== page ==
Donna de Varona at the Tokyo Olympics inspired my enthusiasm for women’s Olympic swimming. (Check-out the fabulous picture of her at the link to: “Olympics swimming.”)
Later, I became fascinated by the Olympics’ gymnastics competition. I loved it this year because of the performances of #Gabby Douglas and #Aly Raisman. That was on top of loving the women’s swimming, especially Missy Franklin’s races.
In Winning the Race for Choice? We Need Missy “the Missile” Franklin’s Gold-medal Strategy for RH Reality Check and On the Matter of Gabby Douglas’s Hair, or for That Matter, My Kinky (Jewish) Hair for Huffington Post Style, I wrote about Douglas and Franklin, two women who embody the characteristics I most admire: grit, discipline, intelligence and a commitment to a cause larger than themselves.
#Chris Jansing shared their stories, and those of these Olympics’ other great women, in a piece #Brian Williams aired last night, which he summed-up this way: “Strong is the new pretty.”
As I admit in this post for RH Reality Check, I’ve been out-of-pocket for a few weeks, working feverishly to get my book off-the-ground. But, I was feeling seriously trashed when I read the Forbes piece (discussed at the link above) about us old-timey feminists, which seemed to suggest the new generation of feminists is oh-so-much hipper. So, pen to paper I went.
Besides the fact that being hipper really isn’t the point, here is an excerpt from what I just had to say:
“And this is exactly why the new networked feminism is just like the old networked feminism. Back-in the-day, we were fighting to cripple anti-women hate-mongerers (See #Rush Limbaugh), too. We, too, called-them-out, pressed their sponsors to disaffiliate, spread our message to like-minded sisters (and brothers). It’s just that we did it with telephones and copiers and fax machines, not social media.
“But the impetus to action–by both generations of women activists–is exactly the same: Beat back and organize against injustice, inequality, and sexism, not to mention against just plain haters.”
I hope you’ll click on the link above, and read the whole piece. Meanwhile, check the accompanying image out (see above and the RH Reality Check home page slide show); it’s very cool.
I was dumbfounded by the President’s decision to prevent over-the-counter access to safe, emergency contraception for sexually-active teenagers (16 and under; there are lots of them), especially when all the docs, up to and including his FDA director, Dr. Margaret Hamburg, told him such access would be a good idea.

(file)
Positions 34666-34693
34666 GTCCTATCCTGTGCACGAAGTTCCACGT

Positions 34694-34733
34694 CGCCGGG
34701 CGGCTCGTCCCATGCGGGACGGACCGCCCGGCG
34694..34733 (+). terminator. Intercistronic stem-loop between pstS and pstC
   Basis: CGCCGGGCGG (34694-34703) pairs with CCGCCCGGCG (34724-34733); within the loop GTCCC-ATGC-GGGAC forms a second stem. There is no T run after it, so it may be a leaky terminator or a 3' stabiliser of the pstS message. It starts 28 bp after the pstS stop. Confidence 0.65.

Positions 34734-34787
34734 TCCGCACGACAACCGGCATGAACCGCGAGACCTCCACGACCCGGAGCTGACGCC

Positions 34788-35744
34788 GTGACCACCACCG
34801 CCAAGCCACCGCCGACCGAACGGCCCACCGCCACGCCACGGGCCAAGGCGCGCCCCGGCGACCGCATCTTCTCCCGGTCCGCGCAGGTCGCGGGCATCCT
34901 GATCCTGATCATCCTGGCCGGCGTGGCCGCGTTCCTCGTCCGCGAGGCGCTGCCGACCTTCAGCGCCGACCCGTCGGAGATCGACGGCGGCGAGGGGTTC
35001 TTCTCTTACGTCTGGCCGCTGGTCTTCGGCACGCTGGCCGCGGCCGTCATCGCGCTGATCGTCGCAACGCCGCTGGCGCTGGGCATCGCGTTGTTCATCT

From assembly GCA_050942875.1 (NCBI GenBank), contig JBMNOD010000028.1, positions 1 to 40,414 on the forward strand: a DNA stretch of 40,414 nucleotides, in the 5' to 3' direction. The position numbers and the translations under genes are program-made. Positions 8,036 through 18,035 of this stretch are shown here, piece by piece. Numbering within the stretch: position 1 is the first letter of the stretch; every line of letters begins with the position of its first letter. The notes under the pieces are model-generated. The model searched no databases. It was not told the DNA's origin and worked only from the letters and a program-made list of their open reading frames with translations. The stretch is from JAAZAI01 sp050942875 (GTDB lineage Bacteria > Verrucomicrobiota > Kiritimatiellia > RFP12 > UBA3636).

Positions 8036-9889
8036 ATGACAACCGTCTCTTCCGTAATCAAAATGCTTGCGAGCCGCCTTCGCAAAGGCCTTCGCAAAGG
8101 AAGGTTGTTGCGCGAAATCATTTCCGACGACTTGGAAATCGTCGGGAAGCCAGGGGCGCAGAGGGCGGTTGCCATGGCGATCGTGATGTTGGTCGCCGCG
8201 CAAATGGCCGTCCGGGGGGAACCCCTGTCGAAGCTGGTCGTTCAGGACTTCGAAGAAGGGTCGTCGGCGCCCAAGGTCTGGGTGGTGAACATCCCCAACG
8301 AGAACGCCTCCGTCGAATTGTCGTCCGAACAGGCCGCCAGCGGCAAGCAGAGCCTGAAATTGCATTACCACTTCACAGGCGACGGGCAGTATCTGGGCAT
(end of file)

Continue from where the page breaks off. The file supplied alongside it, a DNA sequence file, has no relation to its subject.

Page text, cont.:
After thinking about the decision for a while, I realized what’s also at-play in this decision: the willingness of two progressive, pro-choice women public officials, HHS Secretary Kathleen Sebelius (unabashedly), and Dr. Hamburg (so far), to go along with the President’s decision.
There’s been a hue and cry all over the place about this decision, both from a public health standpoint and a political standpoint (whose votes does this decision garner, really; for starters, surely not independent women voters with teenage children, who the President needs and wants, badly).
Here is my solution to this sorry state-of-affairs, in which people in important political positions ignore the needs of the less-fortunate among us, in favor of advancing their own careers: Elect more women.
Of course, any woman won’t do, but the more in-place, the more chance the rest of us will have to lobby them to do what’s right for their sisters.
And while we’re at it, let’s hold the ones already elected and appointed to a higher standard, i.e., a standard that doesn’t sacrifice the health of young women to the desire to placate conservative men.
I hope you’ll share this link on your Facebook, Twitter, Google, etc. accounts and also join me @RebeccaSive, aka #Political Girl.
Thanks for reading.
Girlfriends: When Men Are Deciding What Women Should Have, It’s Time To Head for the Hills (and Make a Plan) | RH Reality Check
Jodi Jacobson, editor of RH Reality Check, asked me to write a piece about the latest contretemps over access to birth control.
Yup, can you believe it: We’re talking about access to birth control in 2011! Well, that’s exactly the point of the piece. Pathetic, really, the times we’re in.
You can find the piece at the link above. I hope you’ll share it and encourage friends and colleagues to do so, as well as to make their feelings known to official Washington and to their Catholic voter-friends.
Can I tell you that “I’ve had it up to here” with the current national strategies for securing women’s rights, and positions of greater power for pro-choice women, in American politics?
The proverbial march isn’t the answer, but we sure have lost our way. Here are my current thoughts on the matter:
(with a new website at: http://www.rebeccasive.com/; I hope you’ll check it out.)